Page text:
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Selling Essential Oils Internationally

As essential oils become an increasingly mainstream product, new international regulations are emerging to help identify industry standards for essential oil quality, efficacy and safety. Although essential oils are often considered natural, therapeutic products, different governments may categorize or regulate the importation and sale of essential oils as a cosmetic, traditional medicine or drug.

As aromatherapy products and essential oils have only recently grown in popularity, these products may be less clearly defined in existing legislation. This may cause confusion for manufacturers, distributors, or consumers. Below, we explore the current regulations from some of the largest importing countries to help clarify legislation for companies looking to sell essential oils internationally.

Selling Essential Oils in Australia

According to the Therapeutics Act of 1989, essential oils are regulated as a ‘complementary medicine’. As defined by 1990 Therapeutic Goods Regulations, a complementary medicine has one or more active ingredient that has a well-documented use in amongst traditional health care practitioners.1,2 Dietary supplements, homeopathic preparations and Ayurveda or Traditional Chinese Medicine (TCM) products are also considered complementary medicines.2

selling oils internationally

Approximately 1800 new complementary medicines are listed on the ARTG each year.

In Australia, all medicines are regulated in a two-tiered, risk-based system. High-risk medicines, such as prescription drugs and some complementary medicines must be registered with the Australian Register of Therapeutic Goods (ARTG) and provide evidence of safety, quality and efficacy. However, most complementary medicines are only required to be listed on the ARTG as low-risk medicines, and are evaluated for quality and safety, but not efficacy.3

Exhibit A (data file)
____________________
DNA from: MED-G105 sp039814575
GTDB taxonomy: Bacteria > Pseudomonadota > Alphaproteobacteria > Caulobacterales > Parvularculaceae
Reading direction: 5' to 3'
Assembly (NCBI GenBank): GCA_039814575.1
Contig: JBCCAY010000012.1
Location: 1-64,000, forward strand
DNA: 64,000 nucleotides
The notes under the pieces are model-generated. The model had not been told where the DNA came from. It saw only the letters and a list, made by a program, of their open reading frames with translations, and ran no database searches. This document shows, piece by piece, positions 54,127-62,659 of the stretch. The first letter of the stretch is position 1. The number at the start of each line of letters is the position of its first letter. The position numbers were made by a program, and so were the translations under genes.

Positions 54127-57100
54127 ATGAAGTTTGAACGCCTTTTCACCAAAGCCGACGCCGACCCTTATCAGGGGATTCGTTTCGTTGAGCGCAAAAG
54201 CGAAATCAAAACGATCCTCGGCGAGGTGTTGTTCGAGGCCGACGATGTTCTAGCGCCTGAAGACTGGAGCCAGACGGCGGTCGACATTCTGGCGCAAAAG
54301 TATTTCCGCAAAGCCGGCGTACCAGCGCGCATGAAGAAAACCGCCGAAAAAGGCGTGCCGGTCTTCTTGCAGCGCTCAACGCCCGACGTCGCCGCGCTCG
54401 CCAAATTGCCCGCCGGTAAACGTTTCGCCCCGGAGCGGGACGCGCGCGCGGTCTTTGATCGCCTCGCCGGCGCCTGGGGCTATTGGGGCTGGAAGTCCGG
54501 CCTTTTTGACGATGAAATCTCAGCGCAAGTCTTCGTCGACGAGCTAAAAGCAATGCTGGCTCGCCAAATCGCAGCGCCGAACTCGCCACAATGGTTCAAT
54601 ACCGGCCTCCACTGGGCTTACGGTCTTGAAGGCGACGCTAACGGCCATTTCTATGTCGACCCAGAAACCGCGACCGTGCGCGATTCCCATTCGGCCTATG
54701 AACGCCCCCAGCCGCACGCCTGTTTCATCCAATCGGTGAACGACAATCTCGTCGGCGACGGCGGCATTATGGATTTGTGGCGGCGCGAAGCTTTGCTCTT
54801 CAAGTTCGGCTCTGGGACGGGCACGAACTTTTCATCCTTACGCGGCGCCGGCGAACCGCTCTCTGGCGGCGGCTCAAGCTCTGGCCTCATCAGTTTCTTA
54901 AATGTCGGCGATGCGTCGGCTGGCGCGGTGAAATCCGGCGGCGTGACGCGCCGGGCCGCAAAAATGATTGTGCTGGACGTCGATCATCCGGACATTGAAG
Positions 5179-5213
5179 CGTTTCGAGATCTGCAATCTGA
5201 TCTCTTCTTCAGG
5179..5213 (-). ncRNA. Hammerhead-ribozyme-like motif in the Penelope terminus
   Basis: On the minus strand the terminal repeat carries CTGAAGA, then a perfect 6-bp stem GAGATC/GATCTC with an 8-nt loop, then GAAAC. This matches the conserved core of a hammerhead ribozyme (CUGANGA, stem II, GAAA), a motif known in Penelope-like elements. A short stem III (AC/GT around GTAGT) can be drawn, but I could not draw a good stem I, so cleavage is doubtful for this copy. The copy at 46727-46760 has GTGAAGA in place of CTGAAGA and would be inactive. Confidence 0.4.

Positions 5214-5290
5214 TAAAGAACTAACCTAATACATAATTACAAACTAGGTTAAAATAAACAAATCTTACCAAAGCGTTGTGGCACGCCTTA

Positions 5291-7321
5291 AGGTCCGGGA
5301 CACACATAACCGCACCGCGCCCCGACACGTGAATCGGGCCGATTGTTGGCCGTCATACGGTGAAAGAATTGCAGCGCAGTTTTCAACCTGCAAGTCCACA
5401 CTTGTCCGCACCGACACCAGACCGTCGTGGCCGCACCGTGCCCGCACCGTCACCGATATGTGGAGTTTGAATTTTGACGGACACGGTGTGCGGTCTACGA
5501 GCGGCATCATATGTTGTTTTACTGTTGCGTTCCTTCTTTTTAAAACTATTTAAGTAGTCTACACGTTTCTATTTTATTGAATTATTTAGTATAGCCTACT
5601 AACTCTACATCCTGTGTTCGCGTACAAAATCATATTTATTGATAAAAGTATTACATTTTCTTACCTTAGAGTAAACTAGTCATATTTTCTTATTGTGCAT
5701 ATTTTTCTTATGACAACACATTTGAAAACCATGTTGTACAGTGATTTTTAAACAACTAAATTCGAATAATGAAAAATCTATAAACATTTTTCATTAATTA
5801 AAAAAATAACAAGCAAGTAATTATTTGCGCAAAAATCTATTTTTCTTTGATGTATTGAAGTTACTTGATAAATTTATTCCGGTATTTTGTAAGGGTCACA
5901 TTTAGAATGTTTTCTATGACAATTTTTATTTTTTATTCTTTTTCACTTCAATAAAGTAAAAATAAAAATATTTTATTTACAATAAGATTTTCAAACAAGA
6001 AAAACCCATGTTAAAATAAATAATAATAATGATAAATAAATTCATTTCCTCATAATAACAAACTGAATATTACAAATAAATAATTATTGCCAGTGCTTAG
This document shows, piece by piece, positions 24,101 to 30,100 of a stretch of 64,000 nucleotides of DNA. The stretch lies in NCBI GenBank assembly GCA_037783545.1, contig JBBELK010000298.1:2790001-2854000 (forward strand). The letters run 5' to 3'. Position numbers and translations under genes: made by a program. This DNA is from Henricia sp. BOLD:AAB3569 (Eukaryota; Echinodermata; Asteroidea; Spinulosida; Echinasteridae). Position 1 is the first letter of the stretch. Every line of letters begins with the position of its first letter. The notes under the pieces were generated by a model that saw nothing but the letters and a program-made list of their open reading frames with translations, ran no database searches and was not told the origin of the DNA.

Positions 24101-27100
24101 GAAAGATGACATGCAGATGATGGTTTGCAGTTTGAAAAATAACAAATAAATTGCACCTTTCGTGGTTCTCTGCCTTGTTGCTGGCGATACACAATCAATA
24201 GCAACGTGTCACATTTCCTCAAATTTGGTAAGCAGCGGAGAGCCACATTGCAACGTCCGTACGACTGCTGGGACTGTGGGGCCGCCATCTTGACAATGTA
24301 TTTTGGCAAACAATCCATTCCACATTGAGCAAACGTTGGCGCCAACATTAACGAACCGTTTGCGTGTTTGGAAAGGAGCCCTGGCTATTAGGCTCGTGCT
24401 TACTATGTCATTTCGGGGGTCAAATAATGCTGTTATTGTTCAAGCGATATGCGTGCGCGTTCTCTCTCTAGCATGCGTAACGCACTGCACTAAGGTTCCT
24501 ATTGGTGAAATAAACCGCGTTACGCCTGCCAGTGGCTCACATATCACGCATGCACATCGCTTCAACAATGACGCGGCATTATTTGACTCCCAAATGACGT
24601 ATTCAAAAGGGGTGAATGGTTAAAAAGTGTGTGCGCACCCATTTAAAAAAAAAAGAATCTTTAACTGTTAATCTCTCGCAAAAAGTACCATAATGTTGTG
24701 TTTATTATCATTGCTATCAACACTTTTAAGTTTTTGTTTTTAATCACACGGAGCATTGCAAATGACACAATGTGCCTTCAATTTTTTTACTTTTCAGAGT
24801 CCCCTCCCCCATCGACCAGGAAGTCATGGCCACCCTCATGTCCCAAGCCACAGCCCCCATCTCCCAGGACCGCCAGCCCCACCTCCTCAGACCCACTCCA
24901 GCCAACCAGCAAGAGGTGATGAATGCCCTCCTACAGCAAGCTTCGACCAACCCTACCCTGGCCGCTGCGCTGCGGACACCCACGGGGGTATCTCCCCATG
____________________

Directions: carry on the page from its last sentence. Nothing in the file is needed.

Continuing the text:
For an essential oil to be listed on the ARTG, a company or individual must submit an online application. Complimentary medicines that wish to be listed on the ARTG can only contain low-risk ingredients, as deemed by the Therapeutic Goods Administration.2,3

Health claims can only be for the maintenance of good health, or the ‘health-enhancement’ of non-serious conditions. The manufacturing of the product must meet specified Good Manufacturing Practices (GMP). Application sponsors must have evidence to support their health claims, although they may not be required to present it during the application process.2

Once the application is approved, products are assigned a AUST L number which is required to be displayed on the product label, similar to the Canadian NPN. Complementary medicines may be reviewed at any time for compliance.2

First time sellers who have no prior experience registering a medicine in Australia may wish to contact an Australian regulatory affairs consultant for further guidance.2

Selling Essential Oils in the United Kingdom and European Union

Similar to the United States, essential oils may be regulated depending on their intended use or if they are blended with another substance (such as vegetable oil for a massage product). Simply put, there is no one piece of legislation that can apply to all aromatherapy products.4